So we’re still taking this journey in small chunks. My view is that we will love having the house and will always want a bolthole from here on in. I think we will continue to travel and I will continue to write. How much I write and how much I work will be balanced by the number of people who want to read my stuff. And, with short-term contracts we can and will continue to pick and chose our own future.
And, just in case you’re interested, I though I’d share with you the Ladley’s cat’s letter for 2017. She’s been penning one for 11 years, even though she’s been dead for quite a while. She’s clever like that. Here it is:
They wish you a merryish Christmas…
Now we weren’t expecting that, were we? After another year of unnecessary gallivanting around the world, the senior Ladleys have decided to rest Doris’s tyres and move into a two-up, two-down in Bristol. For now. It all came about when Jen and James bought a house in Gloucester, and Mum and Dad decided to move into the house they were vacating. It all happened in a flourish, and the ramifications of their impetuosity remain to be seen. Personally I think it will end in tears. We’ll see.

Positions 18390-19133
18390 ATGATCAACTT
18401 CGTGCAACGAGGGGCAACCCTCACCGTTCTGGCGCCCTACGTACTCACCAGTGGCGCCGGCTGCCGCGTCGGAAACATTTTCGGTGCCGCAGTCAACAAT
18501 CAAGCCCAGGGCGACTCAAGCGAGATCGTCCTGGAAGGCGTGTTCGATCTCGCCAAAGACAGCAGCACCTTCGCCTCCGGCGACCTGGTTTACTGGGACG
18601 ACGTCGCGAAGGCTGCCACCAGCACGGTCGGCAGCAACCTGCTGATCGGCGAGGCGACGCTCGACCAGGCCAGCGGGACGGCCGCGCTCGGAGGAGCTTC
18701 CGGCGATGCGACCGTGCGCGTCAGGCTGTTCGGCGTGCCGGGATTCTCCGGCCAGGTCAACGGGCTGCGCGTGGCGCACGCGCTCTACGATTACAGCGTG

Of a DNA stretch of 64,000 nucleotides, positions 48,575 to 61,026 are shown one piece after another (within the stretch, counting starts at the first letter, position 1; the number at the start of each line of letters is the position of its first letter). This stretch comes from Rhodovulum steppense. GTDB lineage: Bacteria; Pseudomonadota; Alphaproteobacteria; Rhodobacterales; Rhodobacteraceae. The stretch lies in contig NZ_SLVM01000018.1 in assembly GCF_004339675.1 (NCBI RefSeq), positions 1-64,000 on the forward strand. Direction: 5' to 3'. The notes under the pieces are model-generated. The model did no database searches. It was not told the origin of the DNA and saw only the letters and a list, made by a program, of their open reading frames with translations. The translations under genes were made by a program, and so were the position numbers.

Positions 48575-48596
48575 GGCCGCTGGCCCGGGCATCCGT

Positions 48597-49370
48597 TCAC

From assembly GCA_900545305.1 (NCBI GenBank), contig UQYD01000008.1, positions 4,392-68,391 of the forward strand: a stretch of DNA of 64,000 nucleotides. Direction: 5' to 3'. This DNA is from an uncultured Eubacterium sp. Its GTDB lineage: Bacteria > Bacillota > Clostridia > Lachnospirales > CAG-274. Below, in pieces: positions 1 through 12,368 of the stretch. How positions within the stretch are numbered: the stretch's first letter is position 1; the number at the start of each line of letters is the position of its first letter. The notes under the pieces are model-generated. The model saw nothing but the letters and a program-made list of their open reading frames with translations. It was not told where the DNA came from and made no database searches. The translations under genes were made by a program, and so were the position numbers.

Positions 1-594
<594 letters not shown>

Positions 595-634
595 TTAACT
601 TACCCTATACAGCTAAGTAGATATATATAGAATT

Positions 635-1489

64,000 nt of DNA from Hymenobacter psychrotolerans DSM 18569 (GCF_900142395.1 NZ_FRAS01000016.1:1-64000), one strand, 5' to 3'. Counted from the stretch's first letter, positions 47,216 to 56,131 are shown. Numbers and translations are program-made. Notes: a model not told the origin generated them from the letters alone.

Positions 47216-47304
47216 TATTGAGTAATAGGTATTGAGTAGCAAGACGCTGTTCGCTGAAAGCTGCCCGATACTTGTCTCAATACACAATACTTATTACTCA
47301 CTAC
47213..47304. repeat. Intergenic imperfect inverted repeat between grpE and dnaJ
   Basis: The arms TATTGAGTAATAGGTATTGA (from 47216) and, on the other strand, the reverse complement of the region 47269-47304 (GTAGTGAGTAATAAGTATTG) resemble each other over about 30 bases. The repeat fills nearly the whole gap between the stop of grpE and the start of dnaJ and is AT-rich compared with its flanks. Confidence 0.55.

And, yes, Jen and James are moving to Gloucester into their very own house. It’s closer to James’ work and, for the money, they get a much better house than if they stayed in Bristol. Jen’s Doggie Den has had a really great year, but is now closed as the removal lorry farts some unburnt diesel down the road. Jen has managed her dogs with love and care, so it’s no wonder her customers are sad to see her move on. In parallel, she has set up a dog accessory business – Cubbly’s. It’s in its early days, but Jen’s eye for detail and artistic flair look set to make it a success. Me, I’m old school: leather collar and a bell to scare the birds – not that I ever got near to one. Frankly you can keep all this unicorn, Scooby Doo and Batman paraphernalia. We have a herd of the former up here, and let me tell you that whilst they can do some magic, they poo just like the rest of us. For the record, after a monumental few years, Jen has finished the therapy sessions related to her mental illness. She has emerged, almost Phoenix-like, from the ashes of this unfortunate tale – it’s been a monumental effort, and inevitably the journey ahead will not be without speed bumps. Well done her.